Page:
Date: 26 January, 2007
Location: back seat of a taxi creeping along the Third Ring Road
Given my druthers, I druther always take the nice new Beijing taxis with the gold stripe in their paint job, the recent Hyundais and VWs, but there isn't always one around when you need one. Sometimes you get one of the older Citroëns – red or blue and white. TG and I had one once that died about four times on the way to the office, every time we came to a red light (yes, they do stop at red lights...most of the time). As I write this entry, I'm in a red one that stalled as he pulled up to pick me up. Not a good sign. The driver seems reasonable, though he's getting a lot of honks from other cars as he cuts from lane to lane. He asked me which way I wanted to go (by sign language) – via Second Ring or Third. I picked “San Huan Lu” (Third Ring Road). It's a little longer on Third, but gets you to the Huabei quicker sometimes. Traffic's heavy this morning, so maybe it wasn't such a good choice. JW told me to pack my patience when I came to China, and it's certainly come in handy.
BG is off to visit the northern city of Harbin this weekend. It's famous for its Winter Festival, with fancy ice sculptures and so on. I'll see if I can scam some of her pictures to post here. If her report is positive, maybe I'll try to fit it in my schedule next year.
Location: back at home
Here's a bit of Engrish humor. I promise I’m not posting this to ridicule people who do not know my language very well. I'm just amused by how people use language. This is the label on my mattress. It looks like someone knew the general shape of the letters they wanted, but not what they meant. If you looked at the word Tranquil and didn't know the letters, you could easily confuse a small i for a small r. Walking to lunch the other day we saw a young woman wearing a denim jacket with DELXUE in big letters across the back. Made me wish I had a cell phone that could take pictures.
And another little bit of linguistic amusement. This is a brand of bread I buy fairly often. The bread is good, though the slices are very small. I'm guessing Bimbo means something different in some language. It doesn't fit the pattern of Mandarin, where you never find m at the end of a syllable, but it could easily be one of the other Chinese dialects.
Here's another random photo. This was my dinner on Tuesday night. It's a dish I call Stir-Fry Whatever You Have. The ingredients vary. This time it was chicken, onion, carrot, garlic, and noodles. It is accompanied by the best Chinese beer I've found so far: Haidao Black, which is apparently brewed by the Tsingtao Brewery. Not many stores carry it, but luckily the little convenience store here at Seasons Park is one of them. Chinese beers tend to be very light in both color and flavor, but this is one exception. It's not as full-bodied as a stout, but has a pretty nice malty taste.
I've been mostly eating dinner at home this week, so not many restaurant stories. For lunch we've been to the Hawaiian Pajama place (AKA Northwest Tiger) and another one in the same block. It's also good and also inexpensive. We found a new dish at Tiger’s that we all like – the ribs. Cooked to falling-apart with a delicious dry rub.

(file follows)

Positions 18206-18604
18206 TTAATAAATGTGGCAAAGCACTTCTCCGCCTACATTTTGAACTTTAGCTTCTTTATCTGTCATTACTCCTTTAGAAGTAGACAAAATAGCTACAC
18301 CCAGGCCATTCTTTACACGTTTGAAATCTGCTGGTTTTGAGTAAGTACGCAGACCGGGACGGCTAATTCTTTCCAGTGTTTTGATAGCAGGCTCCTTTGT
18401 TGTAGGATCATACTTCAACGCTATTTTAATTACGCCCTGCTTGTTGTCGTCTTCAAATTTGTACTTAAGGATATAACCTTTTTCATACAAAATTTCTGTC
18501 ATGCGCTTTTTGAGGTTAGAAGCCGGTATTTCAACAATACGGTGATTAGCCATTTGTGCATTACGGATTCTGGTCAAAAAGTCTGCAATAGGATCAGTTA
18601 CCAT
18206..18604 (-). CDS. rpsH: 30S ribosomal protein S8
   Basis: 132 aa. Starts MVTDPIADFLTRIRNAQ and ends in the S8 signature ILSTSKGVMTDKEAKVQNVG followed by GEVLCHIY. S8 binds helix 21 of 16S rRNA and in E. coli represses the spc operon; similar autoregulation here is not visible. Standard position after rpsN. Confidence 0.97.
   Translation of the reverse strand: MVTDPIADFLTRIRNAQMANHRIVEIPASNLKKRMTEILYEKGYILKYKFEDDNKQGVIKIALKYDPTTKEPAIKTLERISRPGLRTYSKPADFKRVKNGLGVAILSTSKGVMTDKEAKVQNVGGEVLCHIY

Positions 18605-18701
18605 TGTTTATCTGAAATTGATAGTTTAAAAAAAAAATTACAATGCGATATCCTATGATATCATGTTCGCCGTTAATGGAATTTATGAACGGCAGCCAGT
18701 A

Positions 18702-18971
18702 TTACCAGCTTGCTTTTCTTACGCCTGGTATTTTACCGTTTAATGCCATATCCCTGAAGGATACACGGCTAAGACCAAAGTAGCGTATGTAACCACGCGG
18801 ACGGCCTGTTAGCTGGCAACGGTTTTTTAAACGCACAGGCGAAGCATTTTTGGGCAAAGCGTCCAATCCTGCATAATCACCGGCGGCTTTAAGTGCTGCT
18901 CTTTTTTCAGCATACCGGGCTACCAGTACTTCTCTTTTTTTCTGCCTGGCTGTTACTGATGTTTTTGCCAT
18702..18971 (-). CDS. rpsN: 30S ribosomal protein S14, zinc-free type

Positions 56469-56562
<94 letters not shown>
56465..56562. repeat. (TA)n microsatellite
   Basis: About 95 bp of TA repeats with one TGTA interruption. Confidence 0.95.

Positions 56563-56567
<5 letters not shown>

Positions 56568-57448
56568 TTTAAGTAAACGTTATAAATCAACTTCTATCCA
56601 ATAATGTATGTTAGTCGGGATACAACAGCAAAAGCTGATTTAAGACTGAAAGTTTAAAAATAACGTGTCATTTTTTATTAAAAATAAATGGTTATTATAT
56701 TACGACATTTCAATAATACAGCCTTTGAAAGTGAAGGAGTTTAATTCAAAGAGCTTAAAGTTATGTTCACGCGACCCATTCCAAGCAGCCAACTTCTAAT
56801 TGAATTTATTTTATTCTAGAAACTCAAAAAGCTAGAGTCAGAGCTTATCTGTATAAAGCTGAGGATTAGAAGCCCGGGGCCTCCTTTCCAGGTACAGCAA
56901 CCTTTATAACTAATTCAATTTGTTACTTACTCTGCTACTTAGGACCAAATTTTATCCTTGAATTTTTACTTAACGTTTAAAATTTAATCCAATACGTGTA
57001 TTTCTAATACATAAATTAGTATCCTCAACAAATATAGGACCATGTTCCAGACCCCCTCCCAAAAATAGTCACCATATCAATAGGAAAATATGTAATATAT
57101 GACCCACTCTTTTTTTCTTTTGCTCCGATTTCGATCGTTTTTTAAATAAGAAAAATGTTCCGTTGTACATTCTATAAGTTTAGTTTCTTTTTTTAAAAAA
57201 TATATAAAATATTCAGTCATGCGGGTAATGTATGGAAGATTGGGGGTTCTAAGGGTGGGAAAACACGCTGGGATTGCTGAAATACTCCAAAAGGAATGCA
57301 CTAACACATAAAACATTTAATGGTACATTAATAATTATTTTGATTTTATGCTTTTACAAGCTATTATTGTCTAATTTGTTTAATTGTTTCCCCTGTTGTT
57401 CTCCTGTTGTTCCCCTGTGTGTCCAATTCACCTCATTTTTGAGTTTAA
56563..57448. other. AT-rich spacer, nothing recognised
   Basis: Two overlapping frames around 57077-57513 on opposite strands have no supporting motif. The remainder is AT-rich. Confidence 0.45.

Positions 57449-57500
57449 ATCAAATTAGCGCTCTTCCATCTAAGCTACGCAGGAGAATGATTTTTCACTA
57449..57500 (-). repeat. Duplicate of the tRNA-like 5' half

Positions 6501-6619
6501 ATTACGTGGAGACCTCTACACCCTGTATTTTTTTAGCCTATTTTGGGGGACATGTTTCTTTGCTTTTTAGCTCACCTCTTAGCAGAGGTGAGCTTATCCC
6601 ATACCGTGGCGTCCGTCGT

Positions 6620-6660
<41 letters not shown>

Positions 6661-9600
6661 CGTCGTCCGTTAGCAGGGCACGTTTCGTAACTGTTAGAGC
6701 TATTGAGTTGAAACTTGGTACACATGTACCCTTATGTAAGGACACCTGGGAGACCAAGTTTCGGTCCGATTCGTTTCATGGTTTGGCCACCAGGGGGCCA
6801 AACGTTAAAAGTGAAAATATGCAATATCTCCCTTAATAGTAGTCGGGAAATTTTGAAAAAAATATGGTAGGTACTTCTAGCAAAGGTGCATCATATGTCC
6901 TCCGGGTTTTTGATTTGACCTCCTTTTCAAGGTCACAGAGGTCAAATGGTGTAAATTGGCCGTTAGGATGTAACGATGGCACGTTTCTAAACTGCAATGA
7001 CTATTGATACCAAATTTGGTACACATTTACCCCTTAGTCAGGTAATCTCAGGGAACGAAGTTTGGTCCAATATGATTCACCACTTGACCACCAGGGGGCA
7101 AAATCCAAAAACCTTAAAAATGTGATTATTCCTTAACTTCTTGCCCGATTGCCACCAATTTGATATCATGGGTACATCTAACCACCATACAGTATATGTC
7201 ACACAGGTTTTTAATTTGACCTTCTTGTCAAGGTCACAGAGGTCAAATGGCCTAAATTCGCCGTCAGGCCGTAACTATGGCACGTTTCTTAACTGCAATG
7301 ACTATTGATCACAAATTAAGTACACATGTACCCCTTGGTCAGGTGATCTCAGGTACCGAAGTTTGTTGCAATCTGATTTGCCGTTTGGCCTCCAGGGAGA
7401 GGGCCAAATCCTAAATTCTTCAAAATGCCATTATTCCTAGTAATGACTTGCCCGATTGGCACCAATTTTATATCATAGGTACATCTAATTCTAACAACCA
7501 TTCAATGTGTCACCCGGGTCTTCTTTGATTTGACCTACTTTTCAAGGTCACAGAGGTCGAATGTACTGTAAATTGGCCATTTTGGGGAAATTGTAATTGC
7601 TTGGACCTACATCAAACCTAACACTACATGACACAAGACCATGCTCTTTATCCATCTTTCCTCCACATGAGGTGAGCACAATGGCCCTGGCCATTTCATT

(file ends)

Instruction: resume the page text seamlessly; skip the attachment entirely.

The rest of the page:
Today for lunch, JW, TG and I decided we were tired of going to the same old places all the time, so we walked further south from the Huabei than we had before. We came to another side street and saw the red lanterns indicating restaurants. We picked the first place that looked interesting. It turned out to be a traditional hot pot joint. No pictures on the menu, no English speaking staff, ignorant Americans… yeah, it was fun. We managed to pick out a couple plates of meat and some noodles and cabbage. They brought each of us a little bowl with a thick dark brown liquid in it and little dollops of other colors on top. The waiter showed us what to do. He scooped in some fresh chopped green onion (at least I think that's what it was) and stirred it around. In the center of the table was a hole with a metal bowl suspended in it. He ran outside and brought in the hot pot. It was a big metal bowl with a charcoal burner sticking up in the middle of it. There was boiling water all around it in a ring. We took bits of thinly sliced meat in our chopsticks and tossed them in the water, gave them a few seconds to cook then picked them out and dunked them in the brown sauce, which tasted kind of peanutty. I think one kind of meat was lamb or mutton, and the other possibly pork (it was pink on the plate and turned almost white when cooked). For some reason the waiter brought out one more plate, and we had no idea what it was. Either some kind of tripe or possibly a sea creature (we later found out it was beef intestine). For the intestine, you take a piece in your chopsticks and dip it into the water five times - yi, er san, si, wu - to get it hot (doesn't need to cook much apparently), and then dip in the sauce and eat. It had a very strange, slightly chewy texture. I don't know that we'll be going back there, but, as we always say, "It's an adventure!" I'm sure the staff was as amused by our behavior as we were by the whole experience.